For example: I have file
a.txt and file
b.txt. I want a link from
b.txt. If I open/read file
b.txt should open/read. If I try something like
ln -s a.txt b.txt I get an error because file
b.txt exist. How can I create a link from
You need to remove file
b.txt previously with command
rm b.txt, then create symbolic link with your command
ln -s a.txt b.txt.
You could use hard link from
a.txt, then execute
ln a.txt b.txt, both
b.txt would point the same file on hard drive and removing
a.txt doesn't remove file, which could be read through
b.txt. With symbolic link from
a.txt remove file and
b.txt symbolic link will be broken. More about hard links: https://en.wikipedia.org/wiki/Hard_link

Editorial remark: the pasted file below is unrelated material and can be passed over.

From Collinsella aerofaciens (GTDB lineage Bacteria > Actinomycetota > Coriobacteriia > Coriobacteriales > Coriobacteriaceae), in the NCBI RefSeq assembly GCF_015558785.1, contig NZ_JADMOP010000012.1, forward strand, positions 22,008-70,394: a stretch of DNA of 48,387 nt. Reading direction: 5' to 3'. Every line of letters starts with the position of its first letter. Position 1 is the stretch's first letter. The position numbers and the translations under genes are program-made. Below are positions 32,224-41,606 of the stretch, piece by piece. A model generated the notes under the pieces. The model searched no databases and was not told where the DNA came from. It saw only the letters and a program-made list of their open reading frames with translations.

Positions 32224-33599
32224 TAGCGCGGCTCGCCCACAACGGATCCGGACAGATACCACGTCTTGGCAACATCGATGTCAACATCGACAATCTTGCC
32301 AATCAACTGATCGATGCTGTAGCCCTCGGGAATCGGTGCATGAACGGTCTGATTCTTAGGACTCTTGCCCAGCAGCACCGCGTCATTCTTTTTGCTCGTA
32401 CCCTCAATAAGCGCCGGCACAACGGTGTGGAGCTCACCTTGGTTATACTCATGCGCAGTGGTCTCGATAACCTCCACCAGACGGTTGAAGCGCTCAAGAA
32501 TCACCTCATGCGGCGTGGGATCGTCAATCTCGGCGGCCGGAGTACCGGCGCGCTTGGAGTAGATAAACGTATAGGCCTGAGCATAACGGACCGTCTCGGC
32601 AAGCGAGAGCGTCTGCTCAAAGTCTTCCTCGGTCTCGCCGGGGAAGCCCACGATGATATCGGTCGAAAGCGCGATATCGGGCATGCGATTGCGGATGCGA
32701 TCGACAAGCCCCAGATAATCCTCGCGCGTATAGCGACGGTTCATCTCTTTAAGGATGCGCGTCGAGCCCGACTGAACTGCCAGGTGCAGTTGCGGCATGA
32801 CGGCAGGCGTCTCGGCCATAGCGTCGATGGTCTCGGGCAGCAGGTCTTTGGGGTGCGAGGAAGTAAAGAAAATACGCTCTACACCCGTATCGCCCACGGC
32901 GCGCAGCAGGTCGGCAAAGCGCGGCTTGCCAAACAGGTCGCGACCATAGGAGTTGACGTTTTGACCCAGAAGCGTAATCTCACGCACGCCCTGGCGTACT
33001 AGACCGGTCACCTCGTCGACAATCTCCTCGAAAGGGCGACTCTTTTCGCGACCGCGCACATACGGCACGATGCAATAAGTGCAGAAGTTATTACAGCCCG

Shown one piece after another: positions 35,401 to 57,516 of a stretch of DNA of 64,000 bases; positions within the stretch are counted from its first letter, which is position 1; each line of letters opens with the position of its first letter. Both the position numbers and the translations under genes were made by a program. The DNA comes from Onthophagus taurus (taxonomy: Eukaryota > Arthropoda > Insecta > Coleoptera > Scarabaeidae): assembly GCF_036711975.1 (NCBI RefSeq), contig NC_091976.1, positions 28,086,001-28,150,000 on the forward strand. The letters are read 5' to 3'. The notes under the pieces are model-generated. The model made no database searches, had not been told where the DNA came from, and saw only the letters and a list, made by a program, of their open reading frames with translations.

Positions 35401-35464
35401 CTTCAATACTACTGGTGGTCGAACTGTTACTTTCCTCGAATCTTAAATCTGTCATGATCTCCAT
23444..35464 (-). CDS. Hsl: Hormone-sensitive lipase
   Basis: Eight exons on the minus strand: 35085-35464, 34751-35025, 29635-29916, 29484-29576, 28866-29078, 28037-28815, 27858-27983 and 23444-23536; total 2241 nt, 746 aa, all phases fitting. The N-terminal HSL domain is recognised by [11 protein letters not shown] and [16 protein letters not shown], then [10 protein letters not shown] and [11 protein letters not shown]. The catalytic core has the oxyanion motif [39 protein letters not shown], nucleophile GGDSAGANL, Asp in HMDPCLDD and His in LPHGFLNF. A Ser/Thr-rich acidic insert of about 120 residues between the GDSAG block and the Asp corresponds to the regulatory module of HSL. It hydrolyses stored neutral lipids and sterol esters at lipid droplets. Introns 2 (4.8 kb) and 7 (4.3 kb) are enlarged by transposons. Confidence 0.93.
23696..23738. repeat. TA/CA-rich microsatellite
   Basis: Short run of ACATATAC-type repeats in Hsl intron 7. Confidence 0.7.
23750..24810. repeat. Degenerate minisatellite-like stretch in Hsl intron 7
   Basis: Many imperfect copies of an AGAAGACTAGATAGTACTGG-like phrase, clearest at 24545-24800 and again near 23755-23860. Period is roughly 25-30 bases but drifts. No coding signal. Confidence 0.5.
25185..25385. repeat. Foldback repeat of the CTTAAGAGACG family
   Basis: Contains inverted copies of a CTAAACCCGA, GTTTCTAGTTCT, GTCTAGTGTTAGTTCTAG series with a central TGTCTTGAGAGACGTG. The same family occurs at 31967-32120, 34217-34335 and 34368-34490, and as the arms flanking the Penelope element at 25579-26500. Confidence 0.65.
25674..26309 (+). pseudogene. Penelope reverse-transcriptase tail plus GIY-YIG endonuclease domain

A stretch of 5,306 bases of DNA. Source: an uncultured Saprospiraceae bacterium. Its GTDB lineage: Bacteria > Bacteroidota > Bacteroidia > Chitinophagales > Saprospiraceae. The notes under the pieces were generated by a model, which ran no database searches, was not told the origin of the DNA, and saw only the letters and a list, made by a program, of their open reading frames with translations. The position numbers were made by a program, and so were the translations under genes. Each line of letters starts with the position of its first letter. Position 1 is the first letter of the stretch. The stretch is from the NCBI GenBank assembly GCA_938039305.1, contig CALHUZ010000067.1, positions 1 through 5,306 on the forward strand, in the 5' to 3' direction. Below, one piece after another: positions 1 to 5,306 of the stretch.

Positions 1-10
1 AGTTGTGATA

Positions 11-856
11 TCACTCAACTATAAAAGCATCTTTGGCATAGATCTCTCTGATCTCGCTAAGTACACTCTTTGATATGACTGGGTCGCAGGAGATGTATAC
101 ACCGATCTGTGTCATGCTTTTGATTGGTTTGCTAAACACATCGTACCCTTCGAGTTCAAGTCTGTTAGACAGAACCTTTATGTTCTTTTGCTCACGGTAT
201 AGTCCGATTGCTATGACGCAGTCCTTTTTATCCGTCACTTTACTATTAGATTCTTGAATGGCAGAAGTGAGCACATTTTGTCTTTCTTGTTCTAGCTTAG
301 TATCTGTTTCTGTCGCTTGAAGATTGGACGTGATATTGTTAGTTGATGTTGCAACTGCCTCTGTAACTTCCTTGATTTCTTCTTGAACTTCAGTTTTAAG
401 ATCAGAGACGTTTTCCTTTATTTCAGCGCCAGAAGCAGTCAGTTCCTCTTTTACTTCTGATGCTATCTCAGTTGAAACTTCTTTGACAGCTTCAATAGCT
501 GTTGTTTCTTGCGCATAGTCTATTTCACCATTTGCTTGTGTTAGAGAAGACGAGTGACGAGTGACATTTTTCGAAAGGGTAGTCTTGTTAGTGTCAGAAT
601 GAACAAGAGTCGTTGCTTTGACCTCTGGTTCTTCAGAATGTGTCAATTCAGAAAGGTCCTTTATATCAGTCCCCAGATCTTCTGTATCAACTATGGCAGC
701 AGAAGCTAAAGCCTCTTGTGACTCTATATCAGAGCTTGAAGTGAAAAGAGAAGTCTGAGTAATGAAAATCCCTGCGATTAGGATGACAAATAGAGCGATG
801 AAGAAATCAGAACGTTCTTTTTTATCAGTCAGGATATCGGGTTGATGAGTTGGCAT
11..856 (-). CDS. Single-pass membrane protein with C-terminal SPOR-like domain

Always check the man pages for help first. It'll save you a lot of time. Or if you're really busy, an
ln --help at the shell gives
Usage: ln [OPTION]... [-T] TARGET LINK_NAME (1st form) ....
Further down the help text, we find
... -s, --symbolic make symbolic links instead of hard links -f, --force remove existing destination files ...
which in a sense means, if you want to create a link for a file called
my_secret.link, you'll issue a command like
ln -sf my_secret.file my_secret.link
and if you do an
ls -l my_secret.link in here. You'll get something like this
lrwxrwxrwx 1 foouser groupbar 7 Jul 13 17:17 my_secret.link -> my_secret.file
The "l" in
lrwxrwxrwx tells us that its a link.
Edit : Rahul struck first.